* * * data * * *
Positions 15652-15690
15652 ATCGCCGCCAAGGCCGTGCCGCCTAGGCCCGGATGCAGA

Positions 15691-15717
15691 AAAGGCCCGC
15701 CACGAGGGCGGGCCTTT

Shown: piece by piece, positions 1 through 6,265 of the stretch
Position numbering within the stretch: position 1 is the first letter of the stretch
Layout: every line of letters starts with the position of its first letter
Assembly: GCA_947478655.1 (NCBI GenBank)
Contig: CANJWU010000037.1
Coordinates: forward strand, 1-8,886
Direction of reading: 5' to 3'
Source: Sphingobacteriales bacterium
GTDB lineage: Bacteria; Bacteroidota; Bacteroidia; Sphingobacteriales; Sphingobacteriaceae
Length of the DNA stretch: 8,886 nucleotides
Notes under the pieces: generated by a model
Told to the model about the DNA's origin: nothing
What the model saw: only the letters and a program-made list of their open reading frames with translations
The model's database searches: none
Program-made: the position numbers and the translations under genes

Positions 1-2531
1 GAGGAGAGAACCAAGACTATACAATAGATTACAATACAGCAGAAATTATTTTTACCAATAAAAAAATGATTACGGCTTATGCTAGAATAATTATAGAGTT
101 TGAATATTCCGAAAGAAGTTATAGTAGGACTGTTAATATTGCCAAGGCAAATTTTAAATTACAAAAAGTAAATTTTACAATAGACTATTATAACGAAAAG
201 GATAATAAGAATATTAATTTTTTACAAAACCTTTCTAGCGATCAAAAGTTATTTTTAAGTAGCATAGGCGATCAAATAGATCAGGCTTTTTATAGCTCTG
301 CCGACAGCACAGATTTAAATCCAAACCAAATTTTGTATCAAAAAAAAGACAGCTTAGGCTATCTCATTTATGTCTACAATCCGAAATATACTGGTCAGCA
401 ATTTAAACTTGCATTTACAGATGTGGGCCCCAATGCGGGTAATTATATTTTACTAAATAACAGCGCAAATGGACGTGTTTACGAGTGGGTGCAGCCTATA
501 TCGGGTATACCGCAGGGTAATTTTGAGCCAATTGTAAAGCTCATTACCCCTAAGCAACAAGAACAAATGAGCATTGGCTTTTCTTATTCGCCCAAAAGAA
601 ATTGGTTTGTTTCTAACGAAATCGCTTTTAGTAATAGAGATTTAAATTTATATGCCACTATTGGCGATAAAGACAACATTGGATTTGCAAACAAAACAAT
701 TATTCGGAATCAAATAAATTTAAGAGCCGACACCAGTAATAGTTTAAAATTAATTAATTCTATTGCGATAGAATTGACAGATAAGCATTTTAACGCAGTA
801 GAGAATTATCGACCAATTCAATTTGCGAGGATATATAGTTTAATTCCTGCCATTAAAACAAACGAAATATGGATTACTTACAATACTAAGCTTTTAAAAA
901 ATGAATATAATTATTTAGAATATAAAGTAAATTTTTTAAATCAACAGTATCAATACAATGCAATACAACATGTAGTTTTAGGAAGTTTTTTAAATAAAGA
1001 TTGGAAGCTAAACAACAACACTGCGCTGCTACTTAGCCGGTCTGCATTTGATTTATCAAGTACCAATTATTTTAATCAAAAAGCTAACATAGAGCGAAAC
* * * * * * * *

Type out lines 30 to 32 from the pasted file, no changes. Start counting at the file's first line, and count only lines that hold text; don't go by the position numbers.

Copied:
801 GAGAATTATCGACCAATTCAATTTGCGAGGATATATAGTTTAATTCCTGCCATTAAAACAAACGAAATATGGATTACTTACAATACTAAGCTTTTAAAAA
901 ATGAATATAATTATTTAGAATATAAAGTAAATTTTTTAAATCAACAGTATCAATACAATGCAATACAACATGTAGTTTTAGGAAGTTTTTTAAATAAAGA
1001 TTGGAAGCTAAACAACAACACTGCGCTGCTACTTAGCCGGTCTGCATTTGATTTATCAAGTACCAATTATTTTAATCAAAAAGCTAACATAGAGCGAAAC